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Placebo Paradox 2: The Mechanism 

 •  • by Paul Ingraham
Weekly nuggets of pain science news and insight, usually 100-300 words, with the occasional longer post. The blog is the “director’s commentary” on the core content of a library of major articles and books about common painful problems and popular treatments. See the blog archives or updates for the whole site.

Placebo is full of paradoxes. For example, the original was: if placebo is so ding dang “powerful,” why isn’t everyone cured? And here’s a sequel, via researcher Steve Kamper:

… there exists a logical paradox at the very heart of the way placebo effects are conceptualised. We have an intervention that is, by definition, inert (a placebo intervention) which produces an effect which is real (a placebo effect). Now maybe this reflects my own lack of imagination, but I just can’t get my head around an effect that has no mechanism. Surely there must either be no effect (i.e. there is no placebo effect), or the intervention must have a mechanism (i.e. placebos are not inert, but real treatments).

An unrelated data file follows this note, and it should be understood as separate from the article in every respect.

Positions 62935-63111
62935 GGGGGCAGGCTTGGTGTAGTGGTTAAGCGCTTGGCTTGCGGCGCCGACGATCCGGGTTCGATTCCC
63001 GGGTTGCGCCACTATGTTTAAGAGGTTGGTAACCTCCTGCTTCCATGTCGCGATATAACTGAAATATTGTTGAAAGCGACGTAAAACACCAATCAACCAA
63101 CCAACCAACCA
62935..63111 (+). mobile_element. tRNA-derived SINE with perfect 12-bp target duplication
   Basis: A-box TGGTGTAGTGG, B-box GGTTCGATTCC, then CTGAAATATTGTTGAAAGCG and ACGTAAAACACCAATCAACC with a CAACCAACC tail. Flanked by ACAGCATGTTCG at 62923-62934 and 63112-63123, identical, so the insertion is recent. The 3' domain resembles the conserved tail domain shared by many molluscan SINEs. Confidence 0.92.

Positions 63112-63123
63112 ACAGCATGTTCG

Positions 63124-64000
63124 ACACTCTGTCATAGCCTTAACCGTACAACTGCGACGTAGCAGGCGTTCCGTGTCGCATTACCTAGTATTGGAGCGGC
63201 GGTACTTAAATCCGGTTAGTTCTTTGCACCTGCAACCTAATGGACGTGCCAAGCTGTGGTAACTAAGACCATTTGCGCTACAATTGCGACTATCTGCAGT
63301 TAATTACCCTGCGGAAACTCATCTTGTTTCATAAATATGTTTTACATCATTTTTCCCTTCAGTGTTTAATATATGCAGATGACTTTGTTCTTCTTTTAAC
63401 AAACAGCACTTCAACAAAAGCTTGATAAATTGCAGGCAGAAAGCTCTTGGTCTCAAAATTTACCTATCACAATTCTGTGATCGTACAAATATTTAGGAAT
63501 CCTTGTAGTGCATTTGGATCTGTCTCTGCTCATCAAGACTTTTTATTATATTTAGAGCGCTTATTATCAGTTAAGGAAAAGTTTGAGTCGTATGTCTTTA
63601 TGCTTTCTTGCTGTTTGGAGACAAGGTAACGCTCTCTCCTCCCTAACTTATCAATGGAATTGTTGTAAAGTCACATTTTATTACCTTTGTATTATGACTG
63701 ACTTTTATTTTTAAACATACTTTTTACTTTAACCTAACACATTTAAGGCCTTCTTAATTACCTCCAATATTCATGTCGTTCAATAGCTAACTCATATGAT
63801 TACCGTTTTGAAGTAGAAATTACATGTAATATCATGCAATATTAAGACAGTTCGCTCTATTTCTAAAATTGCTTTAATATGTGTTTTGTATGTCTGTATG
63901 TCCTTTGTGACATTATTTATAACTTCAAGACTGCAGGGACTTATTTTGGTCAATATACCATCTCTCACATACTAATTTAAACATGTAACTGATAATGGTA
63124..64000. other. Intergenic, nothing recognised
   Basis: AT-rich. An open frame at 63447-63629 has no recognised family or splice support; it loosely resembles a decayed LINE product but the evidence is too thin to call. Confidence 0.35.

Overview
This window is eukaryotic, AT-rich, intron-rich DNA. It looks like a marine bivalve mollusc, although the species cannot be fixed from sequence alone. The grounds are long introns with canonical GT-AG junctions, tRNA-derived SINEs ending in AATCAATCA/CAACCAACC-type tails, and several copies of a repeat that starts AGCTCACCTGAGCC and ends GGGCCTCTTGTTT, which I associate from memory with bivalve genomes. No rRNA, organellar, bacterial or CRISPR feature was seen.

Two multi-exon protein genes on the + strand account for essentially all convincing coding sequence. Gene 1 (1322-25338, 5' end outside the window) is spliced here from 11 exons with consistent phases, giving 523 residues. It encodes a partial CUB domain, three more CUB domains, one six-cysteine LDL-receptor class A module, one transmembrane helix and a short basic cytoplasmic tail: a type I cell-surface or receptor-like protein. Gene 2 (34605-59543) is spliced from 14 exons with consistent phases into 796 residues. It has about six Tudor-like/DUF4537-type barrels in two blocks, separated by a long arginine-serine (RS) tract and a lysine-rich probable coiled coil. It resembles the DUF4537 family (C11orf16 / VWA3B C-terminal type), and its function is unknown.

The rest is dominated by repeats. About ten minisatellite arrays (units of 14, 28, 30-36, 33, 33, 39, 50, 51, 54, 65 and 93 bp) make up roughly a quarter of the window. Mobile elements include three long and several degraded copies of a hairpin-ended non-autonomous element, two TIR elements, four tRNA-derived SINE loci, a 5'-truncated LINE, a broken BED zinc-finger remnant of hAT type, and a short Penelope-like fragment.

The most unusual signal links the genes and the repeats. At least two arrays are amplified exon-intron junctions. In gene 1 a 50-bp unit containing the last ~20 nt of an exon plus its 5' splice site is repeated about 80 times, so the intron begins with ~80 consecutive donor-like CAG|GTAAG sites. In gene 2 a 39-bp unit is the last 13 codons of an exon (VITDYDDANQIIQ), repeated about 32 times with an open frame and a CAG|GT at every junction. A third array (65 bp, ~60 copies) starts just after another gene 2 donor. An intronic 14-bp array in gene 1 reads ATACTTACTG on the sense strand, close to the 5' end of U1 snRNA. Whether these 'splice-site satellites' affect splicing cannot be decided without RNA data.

Indeed. The whole short article is excellent.

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